by Nikhita Mahtani in Shows, August 17th, 2014
From souffle suits to Greek-inspired togas, Alton Brown
‘s not one to shy away from costumes, as the Cutthroat Kitchen
host has gleefully auctioned off the gamut of creative getups. On this week’s new episode, he brought back the idea of dress-up to what he called on his After-Show
“the golden American age of the ’50s.” In celebration of the casserole round, one chef was forced to don an apron and oven mitts a la those commonly worn by housewives several decades ago.
“Can I just say these are very, very sweaty inside,” Simon Majumdar noted to Alton after the judge put on the outfit. Chef Ian had to undergo this challenge, but as Alton told Simon, “things get a little bit spicier” when the same chef was forced to balance a cooked pie on one of his hands for the duration of the round. Although Chef Ian managed to present his casserole on time, Simon admitted that the double-decker of interference ultimately did the contestant in. “He’s a good enough chef not to undercook bacon and not to undercook zucchinis, and added to that, the lack of sauce,” Simon said when explaining that sabotages were likely to blame in this elimination.
Click the play button on the video above to hear more from Alton and Simon, and see Simon in costume.
by Nikhita Mahtani in Shows, August 10th, 2014
It was a double-whammy this week on Cutthroat Kitchen
, with host Alton Brown
creating an elaborate sabotage that hit not only one, but two chefs with the biggest set ever created on the show. In the TV dinner round, two chefs had to do all of their cooking and prep in a 1974 version of Alton’s living room, complete with a couch, television, coffee table and even a smiling photo of Alton himself.
Chef Mitch won this challenge for a whopping $9,100 and gave it to his opponents. “Would you have been OK with this?” asked Alton to judge Jet Tila on this week’s After-Show. “With four components here — a dessert, a starch and a protein, a little tough. So no, I wouldn’t have been OK with this one,” said judge Jet.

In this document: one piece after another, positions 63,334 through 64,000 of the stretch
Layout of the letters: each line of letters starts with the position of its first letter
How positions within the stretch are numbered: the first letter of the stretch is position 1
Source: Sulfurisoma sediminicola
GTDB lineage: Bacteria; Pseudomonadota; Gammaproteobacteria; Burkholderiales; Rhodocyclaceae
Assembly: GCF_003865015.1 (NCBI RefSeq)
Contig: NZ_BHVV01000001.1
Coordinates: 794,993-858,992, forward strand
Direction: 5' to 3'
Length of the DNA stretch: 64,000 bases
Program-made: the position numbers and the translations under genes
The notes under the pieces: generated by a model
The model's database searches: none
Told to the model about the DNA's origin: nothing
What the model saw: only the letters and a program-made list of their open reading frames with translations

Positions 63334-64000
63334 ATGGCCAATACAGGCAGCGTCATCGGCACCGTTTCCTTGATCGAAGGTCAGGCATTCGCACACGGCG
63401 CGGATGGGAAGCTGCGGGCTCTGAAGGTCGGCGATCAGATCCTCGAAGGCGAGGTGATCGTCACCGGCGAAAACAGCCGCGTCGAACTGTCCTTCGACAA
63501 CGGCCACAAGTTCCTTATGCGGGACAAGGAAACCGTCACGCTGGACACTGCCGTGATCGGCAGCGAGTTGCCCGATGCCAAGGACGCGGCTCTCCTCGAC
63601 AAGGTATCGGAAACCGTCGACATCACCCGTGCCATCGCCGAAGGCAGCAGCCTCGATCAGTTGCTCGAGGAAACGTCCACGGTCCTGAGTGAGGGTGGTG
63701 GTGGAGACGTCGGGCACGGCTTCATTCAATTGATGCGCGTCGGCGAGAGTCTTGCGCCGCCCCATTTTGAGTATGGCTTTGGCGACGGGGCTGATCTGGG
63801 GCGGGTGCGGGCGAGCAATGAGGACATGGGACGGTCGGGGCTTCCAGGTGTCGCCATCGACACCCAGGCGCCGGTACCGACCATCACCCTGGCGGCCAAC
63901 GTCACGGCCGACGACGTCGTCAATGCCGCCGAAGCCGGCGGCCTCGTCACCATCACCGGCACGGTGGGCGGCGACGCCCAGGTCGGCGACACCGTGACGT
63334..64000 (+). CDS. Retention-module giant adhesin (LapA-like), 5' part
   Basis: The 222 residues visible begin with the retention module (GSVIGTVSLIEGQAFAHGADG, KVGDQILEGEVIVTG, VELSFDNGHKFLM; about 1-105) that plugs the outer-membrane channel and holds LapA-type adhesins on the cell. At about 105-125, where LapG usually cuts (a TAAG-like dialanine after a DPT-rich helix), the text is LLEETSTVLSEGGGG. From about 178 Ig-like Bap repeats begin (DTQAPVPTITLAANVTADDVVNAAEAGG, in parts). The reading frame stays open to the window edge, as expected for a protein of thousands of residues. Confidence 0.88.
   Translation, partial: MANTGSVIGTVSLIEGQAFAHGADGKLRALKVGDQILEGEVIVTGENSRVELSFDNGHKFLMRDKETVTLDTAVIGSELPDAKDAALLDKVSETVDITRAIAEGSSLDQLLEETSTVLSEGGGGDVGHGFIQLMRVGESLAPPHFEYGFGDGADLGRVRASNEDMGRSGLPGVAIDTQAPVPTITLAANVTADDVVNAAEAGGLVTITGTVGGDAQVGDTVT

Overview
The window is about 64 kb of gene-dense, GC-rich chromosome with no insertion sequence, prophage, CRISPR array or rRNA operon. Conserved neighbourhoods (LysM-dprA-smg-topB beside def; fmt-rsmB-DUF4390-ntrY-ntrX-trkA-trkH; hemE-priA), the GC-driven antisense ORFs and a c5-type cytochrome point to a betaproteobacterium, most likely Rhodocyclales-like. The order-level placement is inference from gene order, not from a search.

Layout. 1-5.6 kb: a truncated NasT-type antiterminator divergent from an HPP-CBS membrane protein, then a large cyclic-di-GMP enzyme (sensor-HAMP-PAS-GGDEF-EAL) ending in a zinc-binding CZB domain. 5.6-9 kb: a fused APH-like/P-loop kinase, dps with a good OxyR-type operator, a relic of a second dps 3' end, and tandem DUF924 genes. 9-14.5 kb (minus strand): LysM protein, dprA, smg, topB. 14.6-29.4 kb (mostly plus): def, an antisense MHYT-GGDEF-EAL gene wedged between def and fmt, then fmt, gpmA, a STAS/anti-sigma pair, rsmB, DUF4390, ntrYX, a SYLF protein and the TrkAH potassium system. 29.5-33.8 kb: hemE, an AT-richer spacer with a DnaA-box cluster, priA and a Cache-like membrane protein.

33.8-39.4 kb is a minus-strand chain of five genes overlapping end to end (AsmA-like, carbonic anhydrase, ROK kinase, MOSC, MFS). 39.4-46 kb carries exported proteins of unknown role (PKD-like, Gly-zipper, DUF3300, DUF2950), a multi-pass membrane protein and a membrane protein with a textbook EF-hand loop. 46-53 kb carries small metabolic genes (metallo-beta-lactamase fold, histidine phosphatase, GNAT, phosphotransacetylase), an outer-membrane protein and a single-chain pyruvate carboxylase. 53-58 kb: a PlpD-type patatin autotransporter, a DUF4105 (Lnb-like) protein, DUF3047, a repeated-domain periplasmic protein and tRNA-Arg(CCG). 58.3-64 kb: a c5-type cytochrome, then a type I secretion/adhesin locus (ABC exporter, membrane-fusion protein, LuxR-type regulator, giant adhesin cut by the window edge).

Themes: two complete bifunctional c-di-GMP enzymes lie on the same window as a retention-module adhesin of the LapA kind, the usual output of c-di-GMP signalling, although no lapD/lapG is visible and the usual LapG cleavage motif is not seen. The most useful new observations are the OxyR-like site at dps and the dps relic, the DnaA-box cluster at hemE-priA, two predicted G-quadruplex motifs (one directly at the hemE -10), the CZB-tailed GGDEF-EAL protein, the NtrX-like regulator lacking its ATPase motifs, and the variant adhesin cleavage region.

Click play on the video above to see the living room up close, and hear judge Jet’s reaction.
by Nikhita Mahtani in Shows, August 3rd, 2014
As this week’s episode of Cutthroat Kitchen
demonstrates, sometimes the most-obvious sabotages don’t involve ingredient swaps or fancy equipment, but simply taking away a chef’s most-desired tool: his hands. In the falafel round, two chefs had to hold hands the entire time they were preparing their dishes.
“That’s so sweet!” said judge Antonia Lofaso on this week’s After-Show. But she learned how difficult the challenge could be when host Alton Brown explained to her that they couldn’t move their cooking stations closer together. “That defeats the purpose of peace,” said Alton. Still, the chefs made it through in the end, thanks to each of them having the opposite dominant hand in the round. “What are the chances?” said Alton.
Click play on the video above to see how the chefs worked through the sabotage, and hear what judge Antonia had to say about it.
This week on Cutthroat Kitchen
, history was made as an ingredient was sold for the highest amount ever paid for a sabotage on the show: $16,500. The sabotage in question was none other than the pickled ginger that replaced all of Chef Christina’s ground ginger in the gingersnap cookie round, as host Alton Brown
tried to trip up the contestants by having them use ingredients that they were unfamiliar with in dishes that they know and love.
Judge Simon Majumdar, however, didn’t think that the ingredient should have gone for that much. “It has a flavor,” said judge Simon. “If you can use other spices alongside of it, you can get away.” This is exactly what Chef Christina did, and she secured the win. Alton explained, “I actually like that stuff in cookies, because I feel like it balances the sweetness, as well as the bitterness, of the molasses very well.” Chef Christina walked away with a whopping $18,500.
Click play on the video above to see how Chef Christina made use of the pickled ginger in her dish, and hear judge Simon’s reaction.